What Is the Cost of Replacing Brake Pads and Rotors?
With fuel costs rising sky-high, it’s natural to wonder if other aspects of car ownership are going up. No matter what, this is not the time to defer maintenance. Doing so can lead to expensive repairs in the not-so-distant future. What is the cost of replacing brake pads and rotors? Here’s what we know:
How much do new brake pads and rotors cost?
The easy answer is that it depends. The make and model of your vehicle, as well as your location and braking habits, have a lot to do with how much it costs for a brake job. Typically, brakes, rotors, and labor prices are higher for European performance cars such as BMW, Jaguar, and Audi models than affordable commuter cars. OEM parts generally cost more than aftermarket parts, too.
Each axle comprises four pads that press on either side of a metallic rotor disc. Typically, the price for four brake pads is between $20 and $100, with labor costs hovering around $70 to $130 per axle, explains AutoChimps. Rotors, which generally cost around $40 to $90 each, take a bit longer to install, so you can expect to pay between $100 and $150 in labor costs.
Replacing rotors and pads at the same time is recommended and brings the price down substantially. Although the bottom line is influenced by car brand and model, the cost of replacing rotors and brakes together averages out to $250 to $430 per axle, parts, and labor included.
Best maintenance practices such as regularly replacing the brake fluid can go a long way toward extending the life of your brakes. Fluid replacement can cost between $100 and $250. If you haven’t changed the brake fluid in years, it will be necessary to do so when you have your rotors and pads replaced, explains iSeeCars.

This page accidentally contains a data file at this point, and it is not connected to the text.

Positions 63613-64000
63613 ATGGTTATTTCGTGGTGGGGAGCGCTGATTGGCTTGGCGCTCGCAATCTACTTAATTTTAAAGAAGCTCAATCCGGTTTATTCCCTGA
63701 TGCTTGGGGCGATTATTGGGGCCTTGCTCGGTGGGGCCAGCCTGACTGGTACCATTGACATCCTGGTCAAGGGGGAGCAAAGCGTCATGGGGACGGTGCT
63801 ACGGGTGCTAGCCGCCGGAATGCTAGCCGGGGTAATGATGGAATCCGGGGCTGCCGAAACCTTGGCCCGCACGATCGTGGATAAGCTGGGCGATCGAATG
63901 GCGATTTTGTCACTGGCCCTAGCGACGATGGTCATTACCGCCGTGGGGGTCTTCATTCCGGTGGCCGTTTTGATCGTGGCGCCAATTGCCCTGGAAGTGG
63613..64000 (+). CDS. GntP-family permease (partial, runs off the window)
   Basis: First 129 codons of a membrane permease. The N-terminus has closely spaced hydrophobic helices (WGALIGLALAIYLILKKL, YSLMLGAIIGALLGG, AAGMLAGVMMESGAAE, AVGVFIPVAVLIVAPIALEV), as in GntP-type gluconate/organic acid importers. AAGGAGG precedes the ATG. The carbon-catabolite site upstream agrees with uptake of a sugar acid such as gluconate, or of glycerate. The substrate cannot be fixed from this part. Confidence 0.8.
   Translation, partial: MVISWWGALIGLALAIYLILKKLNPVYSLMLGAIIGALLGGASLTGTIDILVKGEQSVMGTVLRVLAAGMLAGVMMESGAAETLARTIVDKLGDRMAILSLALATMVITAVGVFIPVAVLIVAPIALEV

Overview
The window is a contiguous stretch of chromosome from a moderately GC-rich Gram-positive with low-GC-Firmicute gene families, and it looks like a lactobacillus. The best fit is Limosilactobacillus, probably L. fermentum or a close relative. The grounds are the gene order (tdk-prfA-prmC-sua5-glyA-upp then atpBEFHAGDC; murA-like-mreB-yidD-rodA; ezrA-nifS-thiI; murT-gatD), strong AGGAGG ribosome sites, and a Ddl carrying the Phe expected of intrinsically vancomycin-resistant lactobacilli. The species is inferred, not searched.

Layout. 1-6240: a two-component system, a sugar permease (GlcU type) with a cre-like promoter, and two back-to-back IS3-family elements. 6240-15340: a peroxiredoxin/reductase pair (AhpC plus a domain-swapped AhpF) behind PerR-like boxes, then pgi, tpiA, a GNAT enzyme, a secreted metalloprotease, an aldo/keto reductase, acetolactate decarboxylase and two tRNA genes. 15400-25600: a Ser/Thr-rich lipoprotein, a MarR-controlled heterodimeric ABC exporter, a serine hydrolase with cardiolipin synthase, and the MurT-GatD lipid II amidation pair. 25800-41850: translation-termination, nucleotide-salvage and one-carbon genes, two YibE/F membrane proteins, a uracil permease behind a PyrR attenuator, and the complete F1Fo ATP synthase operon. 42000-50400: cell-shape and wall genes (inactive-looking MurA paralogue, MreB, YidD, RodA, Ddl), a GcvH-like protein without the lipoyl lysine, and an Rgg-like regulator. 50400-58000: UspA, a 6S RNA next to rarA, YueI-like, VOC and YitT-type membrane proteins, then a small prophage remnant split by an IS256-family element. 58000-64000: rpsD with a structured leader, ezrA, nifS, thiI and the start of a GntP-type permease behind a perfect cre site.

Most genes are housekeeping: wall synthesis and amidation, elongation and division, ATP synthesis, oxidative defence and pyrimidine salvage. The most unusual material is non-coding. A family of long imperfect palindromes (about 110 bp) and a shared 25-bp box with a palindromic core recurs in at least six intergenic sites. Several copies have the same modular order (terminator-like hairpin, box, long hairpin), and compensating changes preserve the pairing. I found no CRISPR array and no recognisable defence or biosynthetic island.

Do brake pads and rotors have to be replaced at the same time?
Brakes are a crucial component of any vehicle, and they are designed to wear out. This may seem counter-intuitive to safety, but the brake pad that comes into contact with the rotor is made of friction material that is consumed bit by bit over time.
Old-school brakes comprised wear-away pads that were made of asbestos. That dangerous stuff was outlawed in the 1970s. Today’s modern pads are made with organic material, mixed metals, or ceramic, explains Goodyear Brakes.
If you change only the pads, chances are good that the rotors will require replacement before the new pads wear out, effectively doubling the time your car spends in the shop. According to iSeeCars, there are several reasons to change pads and rotors together.
Rotors that have been grooved during service may squeak horribly when new pads are installed. Although the pads lose more material over time than rotors, the rotors become thinner with use. The reduction in mass can lead to warpage and excessive vibration, both of which are known to reduce braking efficiency. Changing pads and rotors simultaneously is important, and many mechanics won’t do a brake job halfway.
How to save money on a pads-and-rotors brake job
Instead of buying parts from your mechanic, buy your own and bring them to the shop for installation. Not all shops will comply, but if they agree, this kind of labor-only brake job can save you a bundle, says Spend On Auto. You may lose out on any parts warranty, although the shop will probably cover their workmanship.
Additionally, if you have the right skills and tools, you may be able to replace your pads and rotors by yourself. You will need a floor jack, a lug nut wrench, an assortment of pliers and screwdrivers, and the right size pads and rotors to fit your vehicle. Several online sites, including Instructables, offer step-by-step instructions that are easy to follow.
Whatever you do, don’t delay a necessary brake job. At the very least, you could damage your braking system. At worst, you’ll be putting yourself and your passengers at risk.